Real Credit Scores

Are you starting the process of credit repair? Do you want to see your real FICO scores? http://MyFico.com is the only place that consumers can purchase their authentic FICO scores. Want to save some money? It is handy to know that mortgage brokers typically look at all three FICO scores when pre-qualifying you for a mortgage. If you ask, they just might give you a copy of your report along with all three scores. It can’t hurt to save a few dollars!

Credit Repair: Repair Bad Credit Card Debt Yourself


Credit repair and eliminating your credit card debt does not mean that you have to hire an expensive credit repair service. In fact, if you want to fix your credit you can do it yourself for free. I cannot promise that it will be easy but despite the glib promises made by professional services those are not easy either.

Do not sign a contract committing yourself to an expensive credit repair service. Do not buy any books or software to help you fix your credit. Instead focus on three simple and free steps to rid yourself of bad credit.

First, go the root of the matter. Run your credit reports, every consumer gets a free credit report from the three major reporting agencies every year. Plus if you have had a credit application denied recently you can ask for a report at that time. You do not need to pay for your credit report or join a program to get access to it. This will give you a good picture of your credit situation but you should also collect the recent statements from each of your creditors. Not only will these give you valuable contact information for the next two steps but it usually offers the most up-to-date information regarding your payments, balance, and interest rates.

Once you have summarized your situation it is time to move on to step two which is simple — empty your wallet of credit cards. Cut them up and throw them out, but then you need to take another important step. Close those accounts and do not sign up for any more cards until your credit is once more good. If you continue to add to your debt then you will not solve your problems.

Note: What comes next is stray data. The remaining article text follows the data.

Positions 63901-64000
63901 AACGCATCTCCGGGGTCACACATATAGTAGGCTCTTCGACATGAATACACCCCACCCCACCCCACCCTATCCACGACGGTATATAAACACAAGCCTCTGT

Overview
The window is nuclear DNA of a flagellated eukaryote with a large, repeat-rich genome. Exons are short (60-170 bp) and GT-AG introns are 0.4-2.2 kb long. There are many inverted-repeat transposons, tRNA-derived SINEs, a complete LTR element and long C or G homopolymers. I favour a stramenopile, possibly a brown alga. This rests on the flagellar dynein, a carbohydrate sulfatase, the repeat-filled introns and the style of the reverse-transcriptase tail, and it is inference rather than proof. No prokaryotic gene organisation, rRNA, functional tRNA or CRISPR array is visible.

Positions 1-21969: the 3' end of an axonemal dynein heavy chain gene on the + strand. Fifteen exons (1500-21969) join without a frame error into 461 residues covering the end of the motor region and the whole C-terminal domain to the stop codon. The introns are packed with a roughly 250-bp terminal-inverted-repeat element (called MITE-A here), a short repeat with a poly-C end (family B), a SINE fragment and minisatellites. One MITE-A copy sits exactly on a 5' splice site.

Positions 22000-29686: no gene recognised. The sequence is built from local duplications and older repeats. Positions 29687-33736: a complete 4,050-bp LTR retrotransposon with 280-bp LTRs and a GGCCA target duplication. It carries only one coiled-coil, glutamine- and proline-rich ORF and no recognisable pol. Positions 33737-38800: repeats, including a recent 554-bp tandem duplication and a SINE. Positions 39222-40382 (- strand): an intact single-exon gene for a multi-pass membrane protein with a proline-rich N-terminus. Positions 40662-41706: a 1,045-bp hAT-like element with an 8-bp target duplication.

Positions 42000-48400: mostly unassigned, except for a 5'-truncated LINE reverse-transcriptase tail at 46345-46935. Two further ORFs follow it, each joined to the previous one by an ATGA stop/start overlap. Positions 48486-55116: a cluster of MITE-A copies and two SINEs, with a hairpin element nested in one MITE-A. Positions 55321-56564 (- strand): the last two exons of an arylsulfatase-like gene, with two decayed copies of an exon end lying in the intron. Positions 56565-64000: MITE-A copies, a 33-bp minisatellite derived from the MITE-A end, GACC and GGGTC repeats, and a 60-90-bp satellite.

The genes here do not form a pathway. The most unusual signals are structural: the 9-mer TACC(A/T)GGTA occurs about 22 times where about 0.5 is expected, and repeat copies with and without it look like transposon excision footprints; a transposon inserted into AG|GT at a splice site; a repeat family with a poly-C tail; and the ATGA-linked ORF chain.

The final step to repair your bad credit and eliminate your credit card debt will take the longest and involve the most hard work and stress. Now you will need to make a plan of action. The first step is to stop making any payments on your credit cards. Now, set aside the money you would use to make those payments for a few months. When the credit card companies start calling about your delinquent payments be polite but be clear that you cannot pay the bill at this time although you are working on a plan to clear your debts. Tell them not to call again until next month. Minimum payments will never clear your debt and it is best to consolidate the money until it matches a sum that will be able to do you the most good. Once you have enough money to pay about one-third of one of your bills (assuming a few months have passed) then call the company and offer your one-third payment. Some companies might jump at that settlement and others may negotiate for a while. It is very likely that through standing firm, consolidating your payments, and waiting them out that most of your creditors will settle for half or less (on average).

You can do your own credit repair and eliminate your credit card debt without outside help with these three simple steps. Simply summarize your situation, empty your wallet, and work the phones. You can do it.